Have you ever wanted to jump in a VW camper, hit the open road with a surfboard strapped to the roof and spend a week driving from surf spot to surf spot without a care in the world?
For the longest time, I did, and yet it seemed impractical. First off, I don’t live anywhere near the ocean, I don’t know the slightest about buying a camper and, well, I don’t even have a surfboard.
And yet still I couldn’t get the seductive idea of “van life” on the road with perfect surf around every corner out of my head. So, my girlfriend and I decided to test it.
A Testing Approach to Travel
I’ve found that I sometimes dismiss ideas for travel as too complicated. Buying a van: that’s too much work. But the reality is that you can easily test out the idea. You can rent a VW camper for a week, and suddenly you’ll have a much better idea of whether it’s for you.
Sure, it’s a little expensive to rent, but you also avoid a potential loss if you buy a camper (there are a bunch of great VW camper vans for sale in Portugal) and all the equipment, and you realize that it’s not for you.
Finding A Camper to Rent
It’s easier than ever to rent campers these days. Airbnb-style marketplaces for RVs ($30 Airbnb discount here) or campers have started to pop up where you can privately rent from owners who aren’t currently using theirs. You can also find plenty of commercial operators renting vans. The prices vary considerably depending on the season with prices the highest in the high season from July to September.
May and June are mid-season, so it’s a great time to get a lower price while the weather is still very warm.
While in Portugal we saw a lot of Indie Camper vans, which were modern Fiat vans converted into campers. They looked comfortable, but we wanted something a little less modern, so we ended up renting a vintage 1989 VW Transporter camper. Gotta love old fashioned and vintage camper vans!
Her name is Charlotte:
We picked our vintage camper van up at the Lisbon airport and headed down the cost along with a pair of surfboards towards the south of Portugal.
Camping in Portugal
Portugal has plenty of campsites dotted along the coast with the price for 2 people and a camper at around 15 Euro/night. The first night we spent in a campsite about 40 minutes from Lisbon. We’d heard that camping on the beach was widely practiced, but we didn’t want to risk being woken up by the police on our first night.
Over the next couple of days as we drove down the coast we quickly learned that most people just stayed in their camper in the car park near the beach. The addition of a solar panel on Charlotte and a USB car charger together with the blue skies meant that we were independent in terms of power, so we didn’t need to check into a campsite to recharge batteries.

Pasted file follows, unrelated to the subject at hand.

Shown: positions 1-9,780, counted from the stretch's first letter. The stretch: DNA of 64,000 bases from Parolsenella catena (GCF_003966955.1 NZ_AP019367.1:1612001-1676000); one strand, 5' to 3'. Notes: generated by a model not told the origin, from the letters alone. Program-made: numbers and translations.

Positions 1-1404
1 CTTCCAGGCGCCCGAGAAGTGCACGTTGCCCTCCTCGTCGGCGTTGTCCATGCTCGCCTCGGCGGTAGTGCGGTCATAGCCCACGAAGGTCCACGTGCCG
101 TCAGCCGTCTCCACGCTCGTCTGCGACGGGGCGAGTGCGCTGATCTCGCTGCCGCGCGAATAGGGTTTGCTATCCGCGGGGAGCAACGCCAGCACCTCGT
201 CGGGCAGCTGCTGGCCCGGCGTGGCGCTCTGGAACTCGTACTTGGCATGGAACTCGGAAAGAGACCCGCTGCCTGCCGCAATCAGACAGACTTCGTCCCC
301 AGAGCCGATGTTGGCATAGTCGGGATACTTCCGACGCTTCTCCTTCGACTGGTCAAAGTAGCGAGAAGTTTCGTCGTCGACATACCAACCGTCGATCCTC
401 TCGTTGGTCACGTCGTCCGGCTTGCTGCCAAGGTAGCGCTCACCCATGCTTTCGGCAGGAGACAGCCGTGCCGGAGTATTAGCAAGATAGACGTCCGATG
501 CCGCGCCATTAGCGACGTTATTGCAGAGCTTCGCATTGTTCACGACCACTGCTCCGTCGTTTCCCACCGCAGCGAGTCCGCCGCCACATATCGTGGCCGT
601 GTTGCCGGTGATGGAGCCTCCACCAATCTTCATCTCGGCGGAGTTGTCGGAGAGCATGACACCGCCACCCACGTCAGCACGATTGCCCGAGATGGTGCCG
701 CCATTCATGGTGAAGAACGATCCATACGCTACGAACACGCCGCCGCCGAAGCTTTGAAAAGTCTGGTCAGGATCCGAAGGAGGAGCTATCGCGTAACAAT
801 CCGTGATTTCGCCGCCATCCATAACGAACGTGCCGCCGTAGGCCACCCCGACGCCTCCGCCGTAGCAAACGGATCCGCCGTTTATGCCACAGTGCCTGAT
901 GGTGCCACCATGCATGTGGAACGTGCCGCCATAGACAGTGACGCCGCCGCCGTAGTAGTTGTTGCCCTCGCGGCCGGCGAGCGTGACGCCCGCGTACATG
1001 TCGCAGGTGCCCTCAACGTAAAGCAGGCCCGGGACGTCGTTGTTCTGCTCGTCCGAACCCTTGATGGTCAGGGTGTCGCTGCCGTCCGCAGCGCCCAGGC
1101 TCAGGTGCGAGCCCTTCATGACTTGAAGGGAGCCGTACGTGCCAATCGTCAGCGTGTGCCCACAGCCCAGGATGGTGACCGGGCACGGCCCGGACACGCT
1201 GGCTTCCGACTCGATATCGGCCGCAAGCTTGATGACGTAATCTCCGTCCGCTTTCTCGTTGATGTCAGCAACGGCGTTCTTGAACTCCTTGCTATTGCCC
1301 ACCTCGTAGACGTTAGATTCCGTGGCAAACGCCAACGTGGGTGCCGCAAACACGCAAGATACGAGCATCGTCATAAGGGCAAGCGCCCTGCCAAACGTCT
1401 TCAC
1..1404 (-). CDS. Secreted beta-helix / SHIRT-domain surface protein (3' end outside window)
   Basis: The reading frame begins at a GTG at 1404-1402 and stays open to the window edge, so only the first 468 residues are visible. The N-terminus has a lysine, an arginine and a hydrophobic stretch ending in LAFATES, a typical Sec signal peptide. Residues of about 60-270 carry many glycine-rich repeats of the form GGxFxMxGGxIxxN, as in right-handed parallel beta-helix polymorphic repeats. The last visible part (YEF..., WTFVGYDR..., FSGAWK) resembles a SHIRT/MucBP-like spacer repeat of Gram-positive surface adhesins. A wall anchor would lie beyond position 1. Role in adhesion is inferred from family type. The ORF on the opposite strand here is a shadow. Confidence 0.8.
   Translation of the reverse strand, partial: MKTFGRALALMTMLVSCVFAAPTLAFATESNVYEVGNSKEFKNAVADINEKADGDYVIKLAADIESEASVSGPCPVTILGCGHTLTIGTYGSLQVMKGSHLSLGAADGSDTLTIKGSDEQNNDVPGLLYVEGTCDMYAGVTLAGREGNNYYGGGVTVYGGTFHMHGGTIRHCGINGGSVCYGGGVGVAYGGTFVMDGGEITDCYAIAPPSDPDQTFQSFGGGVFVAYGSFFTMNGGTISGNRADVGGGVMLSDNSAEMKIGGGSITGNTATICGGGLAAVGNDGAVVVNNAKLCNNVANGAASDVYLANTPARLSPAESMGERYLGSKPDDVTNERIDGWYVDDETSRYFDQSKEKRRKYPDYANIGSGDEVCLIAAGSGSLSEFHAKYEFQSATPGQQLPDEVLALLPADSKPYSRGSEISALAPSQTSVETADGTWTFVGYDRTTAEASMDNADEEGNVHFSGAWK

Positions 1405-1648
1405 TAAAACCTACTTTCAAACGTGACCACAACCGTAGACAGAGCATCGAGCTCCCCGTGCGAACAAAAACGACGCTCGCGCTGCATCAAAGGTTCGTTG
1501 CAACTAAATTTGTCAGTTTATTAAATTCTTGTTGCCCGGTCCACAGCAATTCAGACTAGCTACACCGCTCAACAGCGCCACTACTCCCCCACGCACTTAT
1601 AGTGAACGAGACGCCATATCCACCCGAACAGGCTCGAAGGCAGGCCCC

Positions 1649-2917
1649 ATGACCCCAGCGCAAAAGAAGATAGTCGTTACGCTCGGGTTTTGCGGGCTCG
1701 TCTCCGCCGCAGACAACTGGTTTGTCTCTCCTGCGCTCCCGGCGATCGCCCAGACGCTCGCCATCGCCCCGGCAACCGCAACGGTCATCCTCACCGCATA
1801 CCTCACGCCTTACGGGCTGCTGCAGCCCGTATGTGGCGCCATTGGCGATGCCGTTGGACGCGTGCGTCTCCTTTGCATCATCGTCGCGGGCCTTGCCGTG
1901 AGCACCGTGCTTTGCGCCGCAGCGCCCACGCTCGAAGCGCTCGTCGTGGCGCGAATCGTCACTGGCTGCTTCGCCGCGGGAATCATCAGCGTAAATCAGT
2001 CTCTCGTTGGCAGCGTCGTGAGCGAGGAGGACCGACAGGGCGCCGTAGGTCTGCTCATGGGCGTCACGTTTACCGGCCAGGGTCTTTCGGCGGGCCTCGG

Surfing in Portugal
Portugal has some of the best surf spots in Europe. The water, however, only really gets warm in August and September, so you’ll need a wetsuit while surfing. Some of the best spots are situated around Ericeira just 40 minutes north of Lisbon. When we were there, Quicksilver hosted a surf competition in their flagship store in Ericeira.
At the same time, the waves were far too big and powerful for our nascent surf skills, so we spent most of the time watching the pros surf the waves, which were up to 6 feet (1.8 meters) in height.
Further south, we found spots that were more suitable to our skill level as beginner surfers such as Praia de Sao Torpes near Sines or Praia do Tonel in Sagres. Those spots have fairly small sandy beach breaks, so you don’t have watch out for rocks.
Food Culture in Portugal
Our camper van was equipped with a gas stove, a sink and cooking utensils that we used for cooking breakfast and making lunch. However, Portugal has an amazing arrange of seafood that we couldn’t avoid, so we ended up eating at a seafood restaurant most nights. Often, you could see the freshly caught fish before choosing what to eat.
An espresso usually cost around €0.70 and desert or “bolo” was about a €1, which were perfect for refueling after an exhausting surf session. Talk about the benefits of traveling Portugal by van!
Read more: Pros and cons of van travel
Packing List For A Portugal Surf Trip
A camper such as Charlotte is quite a small vehicle, so you don’t have a lot of room for your gear. That’s particularly the case if you have bulky wetsuits to store inside.
I’m already a big fan of minimalist travel, so I only brought a 19L, 10lbs backpack on the trip. My approach to packing is that I only pack what I’m sure I’ll need, rather than packing for all eventualities. Instead, I allocate about 50-100 Euro to a “settling fund”, which I use to buy items on an as needed basis. Most of the time, I barely use this fund.
In terms of clothing, I pack merino wool clothing, thanks to its superior performance proprietaries. For example, merino is highly insulating so it keeps you cool when it’s warm and warm when it’s cold, so it’s perfect while walking around a hot city center or after a cold surf session. It’s also pretty odor resistant, so it’s perfect if you can only hand wash your clothes while on the road.
So, one week later and what did we learn about van life?
Well, we were pleasantly surprised that Charlotte didn’t feel cramped at all, despite the fact that it fits easily into a standard parking space. Charlotte barely used 70 euro worth of diesel after driving about 800 kilometers. Compared to larger campers with showers and toilets on board, Charlotte was much easier to drive through the narrow streets of seaside towns.
Now back in Berlin, Germany, I can’t help but stop and look at every camper I see in the streets. Suffice to say, the day job is danger!
Would you also like to experience a Portugal surf trip in a vintage camper van?
Let us know in the comments below!